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I am using lavaan to run path analysis to predict PC from WA and LC. These are multi-group models. Described here is the first step (identifying best-fitting paths); it is followed by constraining parameters to be equal across the three groups (group.equal = c("intercepts", "regressions")), which is not described here.

My question has to do with the equivalence of models. A reviewer of the manuscript indicated that these three models should be equivalent, but I am not sure. I appreciate any advice the forum can offer.

Model 1 models WA and LC predictors separately but allows (residual) covariance.

Mod_1  <- '
PC ~ c(c1, c2, c3) * WA  + c(d1, d2, d3) * LC  
WA ~~ LC
'

Model 2 models an indirect effect via WA.

Mod_2  <- '
PC ~ c(c1, c2, c3) * WA  + c(d1, d2, d3) * LC  
WA ~ c(a1, a2, a3) * LC 
'

Model 3 models an indirect effect via LC.

Mod_3  <- '
PC ~ c(c1, c2, c3) * WA  + c(d1, d2, d3) * LC  
LC ~ c(a1, a2, a3) * WA 
'

All three models were run with this syntax (models would not converge without intercepts being constrained):

fit<- sem(mod, data = new_df,  group = "grade", missing="ML",
               group.equal = c("intercepts")) 

Here are the model fit statistics:

Text

The models appear to be different. I have read that allowing exogenous variables to covary can be equivalent to modeling a path between them (see for example this article), but these results appear to indicate otherwise. Plus, in the mediated model, there is only 1 exogenous variable, so I am not sure how that applies to these models.

With regard to models 2 and 3, the only difference is directionality of the indirect effect. The only estimated parameter that differs between them is whether WA is predicted by LC (Model 2), or vice versa (Model 3). Across groups, the estimates of the slopes for WA~LC are greater for model 2 (.25-.32) than LC~WA in model 3 (.20-.23). Given that the other slope estimates are equal across models, I believe the model with greater variance explained will have better fit statistics. Yet, the reviewer indicates that these models are equivalent.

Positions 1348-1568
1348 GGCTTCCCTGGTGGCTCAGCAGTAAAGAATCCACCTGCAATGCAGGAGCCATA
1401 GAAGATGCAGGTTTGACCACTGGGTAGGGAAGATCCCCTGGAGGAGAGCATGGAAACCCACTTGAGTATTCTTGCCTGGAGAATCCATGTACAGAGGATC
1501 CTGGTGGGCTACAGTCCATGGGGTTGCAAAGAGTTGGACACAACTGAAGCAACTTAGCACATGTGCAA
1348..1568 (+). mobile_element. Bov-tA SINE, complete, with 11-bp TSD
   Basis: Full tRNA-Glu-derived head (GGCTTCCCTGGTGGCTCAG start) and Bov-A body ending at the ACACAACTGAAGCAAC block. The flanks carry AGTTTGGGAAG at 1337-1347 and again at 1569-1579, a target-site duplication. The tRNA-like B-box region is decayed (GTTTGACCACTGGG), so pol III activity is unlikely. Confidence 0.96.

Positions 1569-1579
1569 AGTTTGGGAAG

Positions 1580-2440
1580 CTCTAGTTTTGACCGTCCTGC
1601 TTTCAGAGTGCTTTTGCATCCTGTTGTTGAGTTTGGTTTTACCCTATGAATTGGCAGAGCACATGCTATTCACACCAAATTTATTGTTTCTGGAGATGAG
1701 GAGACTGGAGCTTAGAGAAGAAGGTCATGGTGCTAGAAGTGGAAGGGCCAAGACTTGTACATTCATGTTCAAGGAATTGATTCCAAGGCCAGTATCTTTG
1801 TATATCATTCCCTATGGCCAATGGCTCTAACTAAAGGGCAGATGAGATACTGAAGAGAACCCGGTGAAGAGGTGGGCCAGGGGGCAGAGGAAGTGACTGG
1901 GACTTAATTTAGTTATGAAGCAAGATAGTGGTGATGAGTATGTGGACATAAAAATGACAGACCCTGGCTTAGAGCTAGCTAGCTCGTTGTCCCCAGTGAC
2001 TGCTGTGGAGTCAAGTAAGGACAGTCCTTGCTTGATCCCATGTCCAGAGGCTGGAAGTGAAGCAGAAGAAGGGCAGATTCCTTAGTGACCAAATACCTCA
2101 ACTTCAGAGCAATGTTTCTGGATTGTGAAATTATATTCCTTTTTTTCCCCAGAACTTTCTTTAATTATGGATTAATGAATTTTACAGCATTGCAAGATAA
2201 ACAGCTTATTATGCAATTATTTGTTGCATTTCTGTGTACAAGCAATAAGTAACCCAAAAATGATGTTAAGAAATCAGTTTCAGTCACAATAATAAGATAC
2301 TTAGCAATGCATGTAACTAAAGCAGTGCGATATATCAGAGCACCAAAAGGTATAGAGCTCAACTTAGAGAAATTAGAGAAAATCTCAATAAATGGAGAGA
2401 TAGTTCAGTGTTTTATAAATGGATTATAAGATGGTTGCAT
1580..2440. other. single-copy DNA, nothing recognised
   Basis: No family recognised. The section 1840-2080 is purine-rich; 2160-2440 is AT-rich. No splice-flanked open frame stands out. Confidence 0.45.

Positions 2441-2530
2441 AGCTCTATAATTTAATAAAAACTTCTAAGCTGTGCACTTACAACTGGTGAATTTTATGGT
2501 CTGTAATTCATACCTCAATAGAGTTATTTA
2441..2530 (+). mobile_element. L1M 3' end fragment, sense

I would appreciate any clarification about the equivalence of models. I also posted my question at https://groups.google.com/g/lavaan/c/VIdHuxqRKM4.

Many thanks, Jeanne Sinclair

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1 Answer 1

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If you do not constrain intercepts to equality, then these models should be statistically equivalent. I'm not sure why you would be interested in constraining intercepts at all, but it especially does not make sense to do so before the slopes are constrained to equality.

The reason the models are not equivalent when the intercepts are held equal is because the intercepts don't mean the same thing across models. In all 3 models, the PC intercept has the same meaning (the expected value of PC when WA and LC = 0). But when there is no mediator, the WA and LC intercepts are their grand means (note that in Mod_1, you overwrite the default setting fixed.x=TRUE by explicitly specifying the WA ~~ LC covariance should be estimated, so all 3 variables' intercepts are constrained, giving you df = 6). Conversely, a mediator's intercept is its expected value when the exogenous predictor = 0, but the predictor's intercept would be its grand mean. However, under the default setting fixed.x=TRUE, both mediation models do not estimate the exogenous predictor's mean/variance (both are merely fixed at the observed summary statistics), so you only constrain endogenous intercepts across groups, giving you df = 4. Either setting fixed.x=FALSE or removing the exogenous WA ~~ LC covariance from Mod_1 would give all models the same df, but they are still not equivalent. They might with complete data, if they were mean-centered (so the intercept is the grand mean), but mean-centering doesn't work like you expect with missing data.

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